An op-ed piece a few weeks ago in the Wall Street Journal (behind a paywall) argued that donors should construct their foundations to spend down assets as rapidly as possible, lest the foundations end up supporting causes their donors would revile. This familiar argument comes with a familiar whipping-boy: the Ford Foundation, whose enthusiasm for assisting the poor and marginalized was certainly not shared by its eponymous founder Henry. The op-ed piece, like many of its kind, focuses on the question of donor intent, arguing that only a brief payout period can assure that the donor’s intent is served.
The Nonprofiteer has never cared particularly about the intent of dead donors. First of all, they’re dead, and while death may not extinguish intent as a matter of law it certainly does as a matter of common sense. Second, how much better off do we really think the world would be if Ford’s foundation had spent all its money on Ford’s enthusiasms, such as promoting publication of the scurrilous anti-Semitic tract The Learned Protocols of the Elders of Zion? Third and most important, the tax-free status of foundations is supposed to encourage philanthropy, not the accumulation of permanently idle tax-free money.
The Nonprofiteer has long argued that the minimum expenditure required of foundations is way too minimum, and that setting up a structure to give away 5% of income shouldn’t entitle a donor to a 100% tax shelter–whatever his/her intent. Most likely that intent was to escape from taxation, without too much more thought than that.
So let’s think about the issue not from the standpoint of donor intent but from the standpoint of social good. Which is more useful for a philanthropy: remaining around in perpetuity, to grapple with issues that may arise a generation or three from now, or spending down in the present and relatively short-term future on issues the donor understands and cares about and which in any case are currently urgent? From the phrasing you can tell the Nonprofiteer’s position: spend it down.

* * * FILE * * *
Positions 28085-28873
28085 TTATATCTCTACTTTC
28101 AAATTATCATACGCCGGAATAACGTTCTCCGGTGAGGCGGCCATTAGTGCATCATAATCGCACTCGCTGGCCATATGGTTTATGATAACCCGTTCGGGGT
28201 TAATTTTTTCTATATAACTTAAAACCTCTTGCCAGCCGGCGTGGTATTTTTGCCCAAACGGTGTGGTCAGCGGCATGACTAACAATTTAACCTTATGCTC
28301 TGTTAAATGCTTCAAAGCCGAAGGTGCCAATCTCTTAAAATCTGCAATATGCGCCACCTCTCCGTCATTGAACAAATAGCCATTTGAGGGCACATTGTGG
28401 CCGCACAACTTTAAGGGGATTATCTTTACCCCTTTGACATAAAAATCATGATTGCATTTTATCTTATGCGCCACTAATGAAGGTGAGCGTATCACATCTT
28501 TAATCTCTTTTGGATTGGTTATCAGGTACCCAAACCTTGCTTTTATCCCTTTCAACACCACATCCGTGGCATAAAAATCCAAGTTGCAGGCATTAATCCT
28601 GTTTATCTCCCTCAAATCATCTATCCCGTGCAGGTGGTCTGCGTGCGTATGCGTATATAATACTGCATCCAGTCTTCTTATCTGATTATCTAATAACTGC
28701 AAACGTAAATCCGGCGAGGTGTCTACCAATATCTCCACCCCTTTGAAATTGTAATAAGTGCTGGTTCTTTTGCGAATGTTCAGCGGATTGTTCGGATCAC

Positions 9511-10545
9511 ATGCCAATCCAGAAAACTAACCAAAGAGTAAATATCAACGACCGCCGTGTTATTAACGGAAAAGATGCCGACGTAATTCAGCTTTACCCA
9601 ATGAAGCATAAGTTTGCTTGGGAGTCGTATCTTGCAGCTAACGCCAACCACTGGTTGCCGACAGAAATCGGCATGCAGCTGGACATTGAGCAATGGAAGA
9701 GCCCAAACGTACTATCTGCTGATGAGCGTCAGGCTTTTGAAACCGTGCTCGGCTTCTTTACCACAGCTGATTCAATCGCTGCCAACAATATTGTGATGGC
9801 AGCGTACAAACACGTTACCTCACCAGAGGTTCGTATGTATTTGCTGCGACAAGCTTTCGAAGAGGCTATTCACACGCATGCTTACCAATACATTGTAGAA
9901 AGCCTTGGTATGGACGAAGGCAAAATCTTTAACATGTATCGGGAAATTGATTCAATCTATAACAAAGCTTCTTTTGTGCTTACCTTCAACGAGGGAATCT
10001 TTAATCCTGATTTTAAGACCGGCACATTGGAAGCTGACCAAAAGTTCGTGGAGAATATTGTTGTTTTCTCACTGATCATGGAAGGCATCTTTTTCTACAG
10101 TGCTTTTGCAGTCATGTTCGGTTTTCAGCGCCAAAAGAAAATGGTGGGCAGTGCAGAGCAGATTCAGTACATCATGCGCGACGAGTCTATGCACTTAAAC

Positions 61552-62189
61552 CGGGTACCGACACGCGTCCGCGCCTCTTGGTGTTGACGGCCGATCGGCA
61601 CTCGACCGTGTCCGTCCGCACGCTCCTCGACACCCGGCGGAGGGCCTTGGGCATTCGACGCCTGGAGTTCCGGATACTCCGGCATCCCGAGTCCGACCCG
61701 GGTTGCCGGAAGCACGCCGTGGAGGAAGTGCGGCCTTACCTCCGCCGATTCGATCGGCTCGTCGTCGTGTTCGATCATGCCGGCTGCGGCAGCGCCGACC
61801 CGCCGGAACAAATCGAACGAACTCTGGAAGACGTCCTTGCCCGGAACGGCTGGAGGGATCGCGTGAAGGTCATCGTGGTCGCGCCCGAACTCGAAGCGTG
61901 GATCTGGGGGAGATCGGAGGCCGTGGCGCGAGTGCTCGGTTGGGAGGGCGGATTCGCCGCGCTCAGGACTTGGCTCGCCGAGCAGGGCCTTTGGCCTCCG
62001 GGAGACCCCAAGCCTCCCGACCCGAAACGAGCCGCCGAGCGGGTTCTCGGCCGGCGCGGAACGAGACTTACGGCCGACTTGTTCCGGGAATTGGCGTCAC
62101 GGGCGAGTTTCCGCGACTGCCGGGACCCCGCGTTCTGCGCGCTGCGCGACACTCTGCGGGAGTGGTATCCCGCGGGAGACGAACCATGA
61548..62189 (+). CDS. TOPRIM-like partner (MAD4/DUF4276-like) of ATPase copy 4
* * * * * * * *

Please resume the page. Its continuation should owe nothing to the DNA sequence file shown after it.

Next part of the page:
Julius Rosenwald saw the wisdom of this approach when he created a program of fellowships for African-American artists for their professional development. Rather than keep the fellowships around in perpetuity, he ordered that the principal be awarded completely within 5 years of his death. As a result, virtually every mid-20th-Century African-American artist you’ve ever heard of received a Rosenwald Fellowship: Ralph Ellison and Romare Beardon and Katherine Dunham and Gordon Parks and many others. The value of what Rosenwald did, giving artists enough money so they could work without fear or distraction, is literally incalculable.